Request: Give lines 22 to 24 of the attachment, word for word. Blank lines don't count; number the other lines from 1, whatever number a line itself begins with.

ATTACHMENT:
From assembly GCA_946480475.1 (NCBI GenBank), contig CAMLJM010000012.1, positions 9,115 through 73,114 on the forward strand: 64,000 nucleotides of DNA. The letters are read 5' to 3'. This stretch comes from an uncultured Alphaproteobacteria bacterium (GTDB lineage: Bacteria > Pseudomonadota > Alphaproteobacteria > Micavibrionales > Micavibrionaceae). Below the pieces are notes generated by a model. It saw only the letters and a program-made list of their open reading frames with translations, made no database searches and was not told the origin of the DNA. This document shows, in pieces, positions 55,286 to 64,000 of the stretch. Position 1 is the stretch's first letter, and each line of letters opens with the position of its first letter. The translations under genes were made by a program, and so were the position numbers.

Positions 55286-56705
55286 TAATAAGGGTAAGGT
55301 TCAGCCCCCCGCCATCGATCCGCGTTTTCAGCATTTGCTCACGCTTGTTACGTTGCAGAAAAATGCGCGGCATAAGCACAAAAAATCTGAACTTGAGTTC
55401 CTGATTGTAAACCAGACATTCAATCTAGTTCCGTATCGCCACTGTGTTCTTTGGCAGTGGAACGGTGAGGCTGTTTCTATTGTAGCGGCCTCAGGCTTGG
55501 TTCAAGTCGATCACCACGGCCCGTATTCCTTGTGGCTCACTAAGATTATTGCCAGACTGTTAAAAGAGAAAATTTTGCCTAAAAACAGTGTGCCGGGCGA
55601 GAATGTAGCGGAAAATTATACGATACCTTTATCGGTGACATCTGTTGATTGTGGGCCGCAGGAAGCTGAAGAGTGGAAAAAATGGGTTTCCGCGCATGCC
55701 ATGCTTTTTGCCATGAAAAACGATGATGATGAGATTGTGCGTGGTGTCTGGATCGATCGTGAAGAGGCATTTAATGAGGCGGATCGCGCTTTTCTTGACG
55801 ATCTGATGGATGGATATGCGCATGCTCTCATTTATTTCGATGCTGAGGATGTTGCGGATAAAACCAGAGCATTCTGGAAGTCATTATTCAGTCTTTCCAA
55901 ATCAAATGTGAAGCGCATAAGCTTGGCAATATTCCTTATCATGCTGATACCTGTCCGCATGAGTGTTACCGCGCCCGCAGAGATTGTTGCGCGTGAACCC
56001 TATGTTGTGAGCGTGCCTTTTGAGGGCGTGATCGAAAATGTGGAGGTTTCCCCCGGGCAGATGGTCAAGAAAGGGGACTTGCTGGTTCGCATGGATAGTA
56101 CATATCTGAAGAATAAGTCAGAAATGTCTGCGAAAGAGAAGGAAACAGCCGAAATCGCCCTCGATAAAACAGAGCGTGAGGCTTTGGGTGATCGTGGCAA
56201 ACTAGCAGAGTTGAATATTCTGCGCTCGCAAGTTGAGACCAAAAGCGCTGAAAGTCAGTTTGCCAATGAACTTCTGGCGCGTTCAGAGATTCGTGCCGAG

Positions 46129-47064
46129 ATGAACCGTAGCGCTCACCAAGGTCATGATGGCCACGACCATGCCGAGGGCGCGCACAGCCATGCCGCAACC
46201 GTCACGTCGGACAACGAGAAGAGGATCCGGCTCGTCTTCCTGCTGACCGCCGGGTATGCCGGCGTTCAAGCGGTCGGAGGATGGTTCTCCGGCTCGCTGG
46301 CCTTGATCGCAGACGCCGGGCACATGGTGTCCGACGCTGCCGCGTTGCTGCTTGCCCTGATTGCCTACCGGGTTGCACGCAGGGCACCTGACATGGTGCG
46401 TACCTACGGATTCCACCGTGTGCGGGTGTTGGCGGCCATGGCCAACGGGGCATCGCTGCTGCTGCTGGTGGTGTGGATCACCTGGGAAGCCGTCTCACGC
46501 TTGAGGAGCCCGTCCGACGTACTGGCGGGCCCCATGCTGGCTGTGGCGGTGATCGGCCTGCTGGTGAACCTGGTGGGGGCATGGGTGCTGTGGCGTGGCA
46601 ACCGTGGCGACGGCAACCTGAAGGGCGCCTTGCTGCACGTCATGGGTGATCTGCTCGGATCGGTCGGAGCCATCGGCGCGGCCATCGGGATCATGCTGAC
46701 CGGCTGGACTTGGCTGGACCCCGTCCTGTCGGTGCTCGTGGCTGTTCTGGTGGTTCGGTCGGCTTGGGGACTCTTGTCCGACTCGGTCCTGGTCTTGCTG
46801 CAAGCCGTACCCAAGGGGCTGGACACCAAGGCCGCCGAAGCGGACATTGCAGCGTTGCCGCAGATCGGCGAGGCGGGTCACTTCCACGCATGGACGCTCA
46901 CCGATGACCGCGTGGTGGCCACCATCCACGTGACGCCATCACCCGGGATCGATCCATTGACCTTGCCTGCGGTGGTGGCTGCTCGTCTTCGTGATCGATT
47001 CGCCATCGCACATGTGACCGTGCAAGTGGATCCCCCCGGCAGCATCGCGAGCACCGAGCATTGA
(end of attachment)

46801 CAAGCCGTACCCAAGGGGCTGGACACCAAGGCCGCCGAAGCGGACATTGCAGCGTTGCCGCAGATCGGCGAGGCGGGTCACTTCCACGCATGGACGCTCA
46901 CCGATGACCGCGTGGTGGCCACCATCCACGTGACGCCATCACCCGGGATCGATCCATTGACCTTGCCTGCGGTGGTGGCTGCTCGTCTTCGTGATCGATT
47001 CGCCATCGCACATGTGACCGTGCAAGTGGATCCCCCCGGCAGCATCGCGAGCACCGAGCATTGA